|Uriah Heep: Look at Yourself (1971)|
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Perhaps no band in music history combined hard rock, progressive rock, boogie, and heavy metal like Uriah Heep. While they were never a darling of the music press, the band had and still maintains a loyal following, and has sold millions of albums worldwide over the years. Their third album, 1971's Look at Yourself, was a precursor to the classics that would follow, namely Demons and Wizards, and The Magician's Birthday, but this release has always held a special place in the eyes and ears of this writer, and remains one of the early 70's best hard rock statements.
The searing organ from Ken Hensley and driving guitar riffs from Mick Box kick off the classic title track, a heavy rock number that is five minutes of pure emotion, and one of Uriah Heep's most representative songs. An organ lovers delight, this churning hard rock masterpiece also features some amazing percussion at the end of the song courtesy of the band Osibisa, who guested on the album and added a nice flair to this crushing song. "I Wanna Be Free" is a stomp-and-boogie tune written by Hensley, with Box's thunderous riffs and Hensley's slide guitar passages being the key features, along with David Byron's shrieking vocals. The singer lays down perhaps his best performance on any Uriah Heep song on the timeless prog classic "July Morning", Heep's ten minute opus. Hensley's organ is just dripping all over this tune, using it as a rhythmic instrument as well as dropping in an inspired solo. Byron runs the gamut from emotionally tender passages to raging screams that rival Ian Gillan on the Deep Purple classic "Child in Time", and in fact this song is kind of like a distant cousin to that Purple staple. Manfred Mann guests on this track with some neat Moog passages towards the ending coda, which Hensley would later recreate live.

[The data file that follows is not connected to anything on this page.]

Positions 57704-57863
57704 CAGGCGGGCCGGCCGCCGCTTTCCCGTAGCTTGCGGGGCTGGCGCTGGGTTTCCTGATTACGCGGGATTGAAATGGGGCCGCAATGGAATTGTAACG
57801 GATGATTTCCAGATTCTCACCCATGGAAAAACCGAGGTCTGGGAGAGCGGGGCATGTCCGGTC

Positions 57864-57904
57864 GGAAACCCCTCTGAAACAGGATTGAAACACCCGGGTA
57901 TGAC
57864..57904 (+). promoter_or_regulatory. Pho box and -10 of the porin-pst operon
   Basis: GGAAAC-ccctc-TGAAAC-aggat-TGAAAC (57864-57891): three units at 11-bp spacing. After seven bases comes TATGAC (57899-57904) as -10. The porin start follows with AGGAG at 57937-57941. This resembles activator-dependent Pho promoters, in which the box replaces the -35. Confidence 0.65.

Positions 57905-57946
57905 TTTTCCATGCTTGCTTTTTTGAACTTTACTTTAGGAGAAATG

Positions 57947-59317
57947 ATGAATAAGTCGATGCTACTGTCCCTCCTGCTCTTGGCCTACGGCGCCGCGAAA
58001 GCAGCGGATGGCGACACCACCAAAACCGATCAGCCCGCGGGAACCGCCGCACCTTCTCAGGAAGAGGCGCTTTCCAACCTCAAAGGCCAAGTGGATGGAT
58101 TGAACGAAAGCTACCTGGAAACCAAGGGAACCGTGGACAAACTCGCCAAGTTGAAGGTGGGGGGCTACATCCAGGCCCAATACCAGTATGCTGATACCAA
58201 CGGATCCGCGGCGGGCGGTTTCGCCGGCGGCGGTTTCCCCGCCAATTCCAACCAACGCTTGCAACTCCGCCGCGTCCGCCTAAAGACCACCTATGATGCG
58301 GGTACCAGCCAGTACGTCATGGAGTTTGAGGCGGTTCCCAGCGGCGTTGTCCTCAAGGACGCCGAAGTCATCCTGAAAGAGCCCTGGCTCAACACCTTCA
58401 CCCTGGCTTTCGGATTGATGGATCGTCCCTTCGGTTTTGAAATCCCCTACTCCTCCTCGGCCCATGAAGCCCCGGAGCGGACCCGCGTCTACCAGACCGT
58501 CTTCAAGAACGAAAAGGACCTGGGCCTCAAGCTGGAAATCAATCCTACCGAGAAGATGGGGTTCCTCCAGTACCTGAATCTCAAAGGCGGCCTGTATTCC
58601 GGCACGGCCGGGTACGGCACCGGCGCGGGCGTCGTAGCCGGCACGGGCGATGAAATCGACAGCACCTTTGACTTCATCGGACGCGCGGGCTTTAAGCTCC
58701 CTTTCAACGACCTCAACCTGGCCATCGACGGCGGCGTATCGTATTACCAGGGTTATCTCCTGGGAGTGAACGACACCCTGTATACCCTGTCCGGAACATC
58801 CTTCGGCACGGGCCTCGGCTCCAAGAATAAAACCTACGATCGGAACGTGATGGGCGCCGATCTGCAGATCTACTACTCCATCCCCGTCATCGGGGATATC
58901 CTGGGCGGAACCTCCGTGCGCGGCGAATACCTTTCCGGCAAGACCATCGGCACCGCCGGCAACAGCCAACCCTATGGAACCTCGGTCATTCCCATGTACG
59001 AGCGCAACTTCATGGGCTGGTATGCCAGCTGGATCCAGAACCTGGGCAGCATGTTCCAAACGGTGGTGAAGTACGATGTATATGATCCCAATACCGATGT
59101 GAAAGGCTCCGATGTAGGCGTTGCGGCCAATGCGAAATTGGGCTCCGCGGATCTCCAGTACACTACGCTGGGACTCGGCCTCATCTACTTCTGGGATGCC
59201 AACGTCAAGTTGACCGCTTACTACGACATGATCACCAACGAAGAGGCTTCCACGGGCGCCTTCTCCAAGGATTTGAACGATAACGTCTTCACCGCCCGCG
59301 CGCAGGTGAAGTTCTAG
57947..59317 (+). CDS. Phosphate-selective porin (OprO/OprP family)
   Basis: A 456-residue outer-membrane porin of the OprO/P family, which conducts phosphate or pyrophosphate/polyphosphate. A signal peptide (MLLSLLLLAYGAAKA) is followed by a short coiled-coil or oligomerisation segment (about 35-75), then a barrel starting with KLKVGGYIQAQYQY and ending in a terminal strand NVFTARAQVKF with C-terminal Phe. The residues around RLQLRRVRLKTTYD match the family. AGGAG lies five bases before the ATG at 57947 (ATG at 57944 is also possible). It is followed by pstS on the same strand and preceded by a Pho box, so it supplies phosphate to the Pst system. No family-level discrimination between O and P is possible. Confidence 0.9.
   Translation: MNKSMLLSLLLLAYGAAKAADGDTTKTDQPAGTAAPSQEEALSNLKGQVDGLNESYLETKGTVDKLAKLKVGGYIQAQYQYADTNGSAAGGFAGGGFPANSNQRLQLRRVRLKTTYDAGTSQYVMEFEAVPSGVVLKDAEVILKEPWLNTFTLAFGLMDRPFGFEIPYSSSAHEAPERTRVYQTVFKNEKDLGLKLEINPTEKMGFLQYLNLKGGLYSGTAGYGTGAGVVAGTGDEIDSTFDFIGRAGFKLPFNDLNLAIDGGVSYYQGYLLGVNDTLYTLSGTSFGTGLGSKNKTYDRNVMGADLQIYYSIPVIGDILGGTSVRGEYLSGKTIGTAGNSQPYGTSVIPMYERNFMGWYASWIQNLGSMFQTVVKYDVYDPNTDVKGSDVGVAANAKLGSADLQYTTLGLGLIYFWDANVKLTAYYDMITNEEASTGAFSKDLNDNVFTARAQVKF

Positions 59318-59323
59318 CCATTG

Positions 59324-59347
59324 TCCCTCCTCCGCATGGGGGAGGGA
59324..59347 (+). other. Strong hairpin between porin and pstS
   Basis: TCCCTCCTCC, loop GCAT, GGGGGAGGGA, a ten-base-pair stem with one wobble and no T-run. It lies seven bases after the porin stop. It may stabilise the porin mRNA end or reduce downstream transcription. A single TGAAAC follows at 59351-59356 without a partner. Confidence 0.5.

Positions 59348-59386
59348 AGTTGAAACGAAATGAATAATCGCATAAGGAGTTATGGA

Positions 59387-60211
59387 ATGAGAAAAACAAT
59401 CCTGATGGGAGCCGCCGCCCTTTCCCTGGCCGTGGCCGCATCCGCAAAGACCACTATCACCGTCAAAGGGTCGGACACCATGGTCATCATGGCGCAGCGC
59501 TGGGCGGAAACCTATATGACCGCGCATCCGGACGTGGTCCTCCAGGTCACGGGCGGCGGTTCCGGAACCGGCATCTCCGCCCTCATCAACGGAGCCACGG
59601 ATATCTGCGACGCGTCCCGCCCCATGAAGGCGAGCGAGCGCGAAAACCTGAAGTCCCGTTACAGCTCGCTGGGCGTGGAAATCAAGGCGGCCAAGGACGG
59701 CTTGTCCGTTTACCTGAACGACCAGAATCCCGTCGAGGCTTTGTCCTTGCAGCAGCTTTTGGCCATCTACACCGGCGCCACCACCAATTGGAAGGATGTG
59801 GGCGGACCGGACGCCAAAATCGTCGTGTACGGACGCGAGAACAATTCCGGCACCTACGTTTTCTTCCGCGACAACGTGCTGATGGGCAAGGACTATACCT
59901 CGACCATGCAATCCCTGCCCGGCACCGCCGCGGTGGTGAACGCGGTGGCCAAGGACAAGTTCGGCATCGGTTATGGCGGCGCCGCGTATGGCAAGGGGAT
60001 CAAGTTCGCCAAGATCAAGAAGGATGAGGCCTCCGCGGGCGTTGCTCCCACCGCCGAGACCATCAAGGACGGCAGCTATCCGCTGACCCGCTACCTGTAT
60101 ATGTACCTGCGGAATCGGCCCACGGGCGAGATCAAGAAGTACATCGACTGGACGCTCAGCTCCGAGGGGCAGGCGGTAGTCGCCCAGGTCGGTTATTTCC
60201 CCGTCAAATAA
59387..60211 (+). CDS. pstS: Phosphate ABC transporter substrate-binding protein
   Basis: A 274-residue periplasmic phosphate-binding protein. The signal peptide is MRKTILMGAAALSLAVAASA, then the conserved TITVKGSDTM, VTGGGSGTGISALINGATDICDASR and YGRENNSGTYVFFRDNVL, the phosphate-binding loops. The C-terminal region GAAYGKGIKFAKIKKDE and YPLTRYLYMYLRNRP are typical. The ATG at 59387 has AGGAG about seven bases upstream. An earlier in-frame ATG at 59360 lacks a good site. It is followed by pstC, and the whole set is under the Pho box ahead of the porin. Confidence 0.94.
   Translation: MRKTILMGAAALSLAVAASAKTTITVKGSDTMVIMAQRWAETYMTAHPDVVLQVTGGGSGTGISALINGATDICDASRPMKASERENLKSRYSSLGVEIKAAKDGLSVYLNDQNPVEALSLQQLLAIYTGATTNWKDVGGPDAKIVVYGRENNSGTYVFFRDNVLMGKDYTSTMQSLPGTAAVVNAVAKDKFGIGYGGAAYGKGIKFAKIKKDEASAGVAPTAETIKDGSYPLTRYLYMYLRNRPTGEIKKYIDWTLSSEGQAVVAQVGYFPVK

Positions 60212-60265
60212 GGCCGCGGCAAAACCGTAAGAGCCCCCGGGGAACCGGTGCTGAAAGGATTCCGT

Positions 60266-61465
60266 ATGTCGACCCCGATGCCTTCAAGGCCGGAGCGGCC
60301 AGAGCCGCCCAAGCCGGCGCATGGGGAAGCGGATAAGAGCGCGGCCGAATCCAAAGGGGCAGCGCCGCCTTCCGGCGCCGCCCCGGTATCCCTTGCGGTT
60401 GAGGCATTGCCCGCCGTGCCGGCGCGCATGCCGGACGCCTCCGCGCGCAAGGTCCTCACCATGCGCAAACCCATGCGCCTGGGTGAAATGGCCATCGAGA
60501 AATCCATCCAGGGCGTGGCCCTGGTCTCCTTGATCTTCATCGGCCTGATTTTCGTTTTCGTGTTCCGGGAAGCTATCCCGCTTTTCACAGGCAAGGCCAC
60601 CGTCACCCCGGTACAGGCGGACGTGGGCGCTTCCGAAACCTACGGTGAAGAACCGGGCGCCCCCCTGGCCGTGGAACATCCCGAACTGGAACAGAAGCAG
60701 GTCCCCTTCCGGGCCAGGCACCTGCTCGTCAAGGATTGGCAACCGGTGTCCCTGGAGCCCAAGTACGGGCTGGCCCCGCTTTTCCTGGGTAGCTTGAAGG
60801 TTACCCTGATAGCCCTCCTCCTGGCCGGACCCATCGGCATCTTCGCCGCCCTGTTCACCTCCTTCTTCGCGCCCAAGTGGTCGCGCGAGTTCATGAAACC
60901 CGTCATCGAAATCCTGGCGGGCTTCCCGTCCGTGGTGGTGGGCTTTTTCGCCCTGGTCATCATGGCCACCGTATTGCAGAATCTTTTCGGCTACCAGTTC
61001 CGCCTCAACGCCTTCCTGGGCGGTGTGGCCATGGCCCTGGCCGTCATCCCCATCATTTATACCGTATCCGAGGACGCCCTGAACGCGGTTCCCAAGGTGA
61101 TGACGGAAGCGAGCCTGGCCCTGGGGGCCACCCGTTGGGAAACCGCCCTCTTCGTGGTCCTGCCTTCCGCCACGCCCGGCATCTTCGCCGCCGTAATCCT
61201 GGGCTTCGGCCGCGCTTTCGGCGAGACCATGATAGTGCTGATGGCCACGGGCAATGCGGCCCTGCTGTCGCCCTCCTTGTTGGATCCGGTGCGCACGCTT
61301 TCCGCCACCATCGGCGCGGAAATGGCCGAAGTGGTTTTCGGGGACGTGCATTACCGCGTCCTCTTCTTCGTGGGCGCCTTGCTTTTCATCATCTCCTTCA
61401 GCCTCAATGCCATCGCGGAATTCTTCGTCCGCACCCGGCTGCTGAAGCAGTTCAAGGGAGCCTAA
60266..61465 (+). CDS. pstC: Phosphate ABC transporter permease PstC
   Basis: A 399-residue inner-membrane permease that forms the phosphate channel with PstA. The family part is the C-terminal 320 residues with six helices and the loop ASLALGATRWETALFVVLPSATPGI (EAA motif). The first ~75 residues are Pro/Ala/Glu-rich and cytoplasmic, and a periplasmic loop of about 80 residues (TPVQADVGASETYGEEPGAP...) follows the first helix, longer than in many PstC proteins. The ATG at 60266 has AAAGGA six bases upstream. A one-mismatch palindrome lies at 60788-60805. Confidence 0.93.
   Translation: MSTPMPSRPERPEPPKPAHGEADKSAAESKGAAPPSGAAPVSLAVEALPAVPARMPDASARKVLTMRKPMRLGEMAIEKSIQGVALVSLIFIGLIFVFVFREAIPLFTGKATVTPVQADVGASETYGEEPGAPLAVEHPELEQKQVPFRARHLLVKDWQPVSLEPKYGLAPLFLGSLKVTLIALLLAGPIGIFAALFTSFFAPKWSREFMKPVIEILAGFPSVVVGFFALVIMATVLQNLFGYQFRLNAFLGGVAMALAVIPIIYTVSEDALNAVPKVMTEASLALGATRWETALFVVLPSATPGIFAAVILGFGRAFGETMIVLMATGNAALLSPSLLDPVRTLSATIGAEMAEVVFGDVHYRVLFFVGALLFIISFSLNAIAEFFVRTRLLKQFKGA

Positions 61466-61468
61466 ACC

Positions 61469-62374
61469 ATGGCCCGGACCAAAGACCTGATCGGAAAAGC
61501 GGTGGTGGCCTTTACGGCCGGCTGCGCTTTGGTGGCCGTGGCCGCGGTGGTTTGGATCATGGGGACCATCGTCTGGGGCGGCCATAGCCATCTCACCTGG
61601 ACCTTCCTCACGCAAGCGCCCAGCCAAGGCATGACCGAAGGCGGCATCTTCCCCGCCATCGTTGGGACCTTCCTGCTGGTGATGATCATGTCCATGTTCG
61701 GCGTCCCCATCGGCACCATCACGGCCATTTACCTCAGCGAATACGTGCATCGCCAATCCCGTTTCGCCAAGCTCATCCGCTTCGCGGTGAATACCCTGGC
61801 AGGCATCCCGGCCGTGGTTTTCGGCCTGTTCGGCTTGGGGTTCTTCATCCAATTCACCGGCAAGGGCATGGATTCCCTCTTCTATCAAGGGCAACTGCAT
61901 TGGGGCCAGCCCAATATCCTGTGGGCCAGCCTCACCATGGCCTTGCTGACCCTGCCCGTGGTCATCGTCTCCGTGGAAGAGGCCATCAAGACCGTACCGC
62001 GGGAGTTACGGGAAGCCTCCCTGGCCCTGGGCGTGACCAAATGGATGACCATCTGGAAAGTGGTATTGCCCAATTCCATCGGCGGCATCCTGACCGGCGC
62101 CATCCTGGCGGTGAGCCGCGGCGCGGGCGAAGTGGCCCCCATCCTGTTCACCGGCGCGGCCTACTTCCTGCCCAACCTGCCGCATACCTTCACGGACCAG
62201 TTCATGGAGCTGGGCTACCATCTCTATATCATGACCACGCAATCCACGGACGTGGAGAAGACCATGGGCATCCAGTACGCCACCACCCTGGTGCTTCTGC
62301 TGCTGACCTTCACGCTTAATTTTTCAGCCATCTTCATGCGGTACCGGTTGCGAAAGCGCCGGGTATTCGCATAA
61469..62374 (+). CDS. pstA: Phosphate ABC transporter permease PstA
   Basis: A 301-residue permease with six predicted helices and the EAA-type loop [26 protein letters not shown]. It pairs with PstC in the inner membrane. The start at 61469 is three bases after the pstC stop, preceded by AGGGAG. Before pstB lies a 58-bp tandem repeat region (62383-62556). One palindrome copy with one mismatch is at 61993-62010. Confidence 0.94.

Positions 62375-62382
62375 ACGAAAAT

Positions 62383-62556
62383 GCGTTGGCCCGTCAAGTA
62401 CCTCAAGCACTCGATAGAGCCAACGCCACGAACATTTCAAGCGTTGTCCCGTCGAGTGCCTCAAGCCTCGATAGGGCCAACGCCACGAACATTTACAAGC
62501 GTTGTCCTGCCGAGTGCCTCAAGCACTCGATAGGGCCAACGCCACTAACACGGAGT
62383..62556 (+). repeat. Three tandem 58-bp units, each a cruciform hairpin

More hard rocking boogie can be heard on the head-banging "Tears in My Eyes", led by Byron's powerful vocals and the duel guitar attack of Box and Hensley. Ken's slide guitar leads play off of Box's wah-wah solos to perfection, giving this tune a psychedelic, heavy blues sort of feel. Heep's trademark "heavy metal meets Beach Boys" harmony backing vocals are in rare form on this one, and act almost as a separate instrument, battling with Moog runs and slide guitar excursions. Perhaps the most bizarre track here is the eight minute "Shadows of Grief", a nightmarish song with wild vocals from Byron, sledgehammer guitar riffs from Box and busy Hammond organ courtesy of Hensley. The rhythm section of bassist Paul Newton and drummer Ian Clark (who would both leave the band after this album) work overtime here to provide the busy and complex backdrop to Box's wah-wah leads and the mighty Hammond passages. The eerie middle section features haunting vocal passages, creepy Hammond, and is quite frankly a bit scary and unsettling, matching Black Sabbath for doomy hard rock material from that era. "What Should be Done" slows things down a bit, letting Byron show off his tender side, accompanied by piano and guitar chords dripping wah-wah. The final piece on the album is a real barn-burner, the raging "Love Machine", a metal-meets-boogie rocker that is all about driving Hammond, heavy guitar riffs, shrieking lead guitar from both Box and Hensley, and the histrionic vocals of Byron. If there was ever a song that combined all the aspects of the Uriah Heep sound, it might be this one. Hensley gets to solo on slide and Hammond organ, Box's lightning wah-wah leads are in full force, and the sledgehammer rhythms are all there. At just over three minutes long, it's a fast paced and thunderous ending to a essential album.
Uriah Heep would go on to record a multitude of strong albums, but Look at Yourself will always remain a testament to their versatility, and also proved just what an important and talented musician/writer Ken Hensley was fast becoming.
"...Don't be afraid, just, Look at Yourself!"